SXSW Report: We Always Lie to Strangers

The film WE ALWAYS LIE TO STRANGERS premiered at this year's SXSW festival.

It’s far too easy for jaded cynics from the coasts to think of the U.S.’s “heartland” (a conception that itself is a complicated one) as a monolithic culture of guns, jingoism and intolerance. A studied rebuke to the dismissive idea of the flyover state, WE ALWAYS LIE TO STRANGERS from directors AJ Schnack and David Wilson challenges any number of these presumptions in its investigation of Branson, Missouri–a town with a population of about 10,000 that channels some 7.5 million tourists through it on an annual basis.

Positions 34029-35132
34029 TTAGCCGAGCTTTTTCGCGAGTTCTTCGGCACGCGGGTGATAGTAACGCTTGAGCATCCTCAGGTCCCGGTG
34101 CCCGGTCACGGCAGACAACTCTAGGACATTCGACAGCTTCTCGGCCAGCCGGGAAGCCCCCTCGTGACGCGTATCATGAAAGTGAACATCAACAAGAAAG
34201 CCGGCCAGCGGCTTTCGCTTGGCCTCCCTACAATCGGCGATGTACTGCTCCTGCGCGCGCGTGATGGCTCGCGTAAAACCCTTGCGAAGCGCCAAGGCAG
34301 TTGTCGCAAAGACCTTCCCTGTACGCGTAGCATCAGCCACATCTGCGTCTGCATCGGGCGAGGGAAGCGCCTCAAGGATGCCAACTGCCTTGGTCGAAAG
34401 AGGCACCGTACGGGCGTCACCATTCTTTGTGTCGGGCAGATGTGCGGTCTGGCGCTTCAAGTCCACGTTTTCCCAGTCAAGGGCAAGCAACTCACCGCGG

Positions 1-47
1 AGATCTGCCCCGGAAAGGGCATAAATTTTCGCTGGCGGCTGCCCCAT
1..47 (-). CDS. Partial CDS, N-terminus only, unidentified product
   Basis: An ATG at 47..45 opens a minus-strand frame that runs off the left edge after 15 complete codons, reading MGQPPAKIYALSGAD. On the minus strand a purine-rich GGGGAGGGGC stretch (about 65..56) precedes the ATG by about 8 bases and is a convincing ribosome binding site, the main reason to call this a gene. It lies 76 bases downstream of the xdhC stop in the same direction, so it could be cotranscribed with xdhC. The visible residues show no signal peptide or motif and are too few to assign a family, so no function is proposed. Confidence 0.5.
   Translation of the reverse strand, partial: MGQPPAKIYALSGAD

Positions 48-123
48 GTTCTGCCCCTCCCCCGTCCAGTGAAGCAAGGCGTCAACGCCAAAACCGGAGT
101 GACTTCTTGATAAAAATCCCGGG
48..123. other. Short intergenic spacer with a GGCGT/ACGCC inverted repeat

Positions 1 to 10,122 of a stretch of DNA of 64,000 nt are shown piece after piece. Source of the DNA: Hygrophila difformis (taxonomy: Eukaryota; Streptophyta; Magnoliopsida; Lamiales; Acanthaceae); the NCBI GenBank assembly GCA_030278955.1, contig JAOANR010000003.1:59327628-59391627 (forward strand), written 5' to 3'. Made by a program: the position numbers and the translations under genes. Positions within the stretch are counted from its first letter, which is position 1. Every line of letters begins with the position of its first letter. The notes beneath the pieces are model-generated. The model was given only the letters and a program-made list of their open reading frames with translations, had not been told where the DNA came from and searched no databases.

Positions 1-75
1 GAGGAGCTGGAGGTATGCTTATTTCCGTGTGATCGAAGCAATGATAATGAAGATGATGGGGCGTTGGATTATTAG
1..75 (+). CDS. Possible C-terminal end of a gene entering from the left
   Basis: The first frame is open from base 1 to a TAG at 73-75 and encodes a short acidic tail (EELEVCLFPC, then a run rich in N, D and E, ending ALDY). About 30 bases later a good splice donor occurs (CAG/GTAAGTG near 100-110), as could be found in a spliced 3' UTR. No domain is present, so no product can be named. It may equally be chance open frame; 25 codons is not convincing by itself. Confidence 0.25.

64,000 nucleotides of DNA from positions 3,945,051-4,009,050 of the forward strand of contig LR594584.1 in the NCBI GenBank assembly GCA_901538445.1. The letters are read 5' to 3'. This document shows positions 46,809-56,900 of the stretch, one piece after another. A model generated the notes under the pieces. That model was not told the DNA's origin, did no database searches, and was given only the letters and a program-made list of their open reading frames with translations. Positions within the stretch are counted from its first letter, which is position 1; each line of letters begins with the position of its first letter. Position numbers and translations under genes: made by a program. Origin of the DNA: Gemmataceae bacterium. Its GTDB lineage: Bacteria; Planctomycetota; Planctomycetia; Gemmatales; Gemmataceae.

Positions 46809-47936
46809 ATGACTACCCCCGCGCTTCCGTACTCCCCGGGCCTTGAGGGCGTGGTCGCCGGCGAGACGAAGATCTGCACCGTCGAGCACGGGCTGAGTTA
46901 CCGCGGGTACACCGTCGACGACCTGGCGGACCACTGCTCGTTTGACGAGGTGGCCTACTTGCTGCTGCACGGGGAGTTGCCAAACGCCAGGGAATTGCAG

Branson, situated in the highland region of the Ozarks, appropriates the neon flash of Broadway and Vegas, but promises an ideal of wholesome entertainment bereft of uncouth language or nudity–essentially anything that could easily be considered offensive by social conservatives. In the tradition of much escapist entertainment, performances in Branson’s theaters seem infused with a Stepford-esque aesthetic that belies complicated realities: a saccharine ode to the American flag and the U.S. armed forces is presented without consideration for the terrible costs of war.

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